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COURT OF APPEAL FOR ONTARIO

CITATION: Xela Enterprises Ltd. v. Castillo, 2016 ONCA 437


DATE: 20160603
DOCKET: C60470

2016 ONCA 437 (CanLII)


Weiler, LaForme and Huscroft JJ.A.

In the matter of Xela Enterprises Ltd.


and in the matter of 696096 Alberta Ltd.
and in the matter of the Ontario Business Corporations Act

BETWEEN

Xela Enterprises Ltd., Gabinvest S.A., Lisa S.A.,


Juan Arturo Gutiérrez, Juan Guillermo Gutiérrez,
and 696096 Alberta Ltd.

Plaintiffs
(Respondents)
- and -

Margarita Castillo, Roberto Ricardo Castillo,


Juan Luis Bosch Gutiérrez, Dionisio Gutiérrez, Mayorga,
Juan Jose Gutiérrez, Mayorga, Felipe Antonio Bosch Gutiérrez, Roberto Barillas
Castillo, Isabel Gutiérrez De Bosch, La Braña, S.A., Multi-Inversiones, S.A.,
Villamorey, S.A. and Avicola Villalobos S.A.

Defendants
(Appellants)

Katherine L. Kay and Aaron L. Kreaden, for the appellants

Joseph Groia and Martin Mendelzon, for the respondents

Heard: January 12, 2016

On appeal from the order of the Divisional Court (Justices David L. Corbett, Paul
M. Perell and Cory A. Gilmore), dated February 5, 2015, with reasons reported at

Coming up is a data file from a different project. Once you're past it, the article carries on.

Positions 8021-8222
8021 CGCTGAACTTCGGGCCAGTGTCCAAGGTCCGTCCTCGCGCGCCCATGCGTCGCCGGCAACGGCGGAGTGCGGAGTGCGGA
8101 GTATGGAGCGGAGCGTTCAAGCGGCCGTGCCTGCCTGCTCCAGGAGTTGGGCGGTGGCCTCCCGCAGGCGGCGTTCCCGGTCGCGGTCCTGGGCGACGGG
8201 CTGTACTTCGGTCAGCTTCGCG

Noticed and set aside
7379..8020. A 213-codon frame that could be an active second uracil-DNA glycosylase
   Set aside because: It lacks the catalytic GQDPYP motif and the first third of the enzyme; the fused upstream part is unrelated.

2015 ONSC 866, dismissing an appeal of the order of Justice Julie A. Thorburn
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of the Superior Court of Justice, dated January 20, 2014, with reasons reported
at 2014 ONSC 352.

2016 ONCA 437 (CanLII)


Huscroft J.A.:

[1] Can defendants in a state that is not party to the Convention on the

Service Abroad of Judicial and Extrajudicial Documents in Civil or Commercial

Matters (the “Hague Convention”) be served in accordance with Ontario rules in

an Ontario action? That is the question posed by this case.

[2] The plaintiffs are individuals residing in Canada and companies carrying

on business in Canada, as well as two Panamanian companies. They seek $400

million in damages from the defendants, individuals residing in Guatemala or

companies carrying on business in Guatemala, for conspiracy to commit tortious

acts, breach of fiduciary duties, fraud and abuse of process, and unjust

enrichment. Their claim alleges that the damages were sustained in Ontario.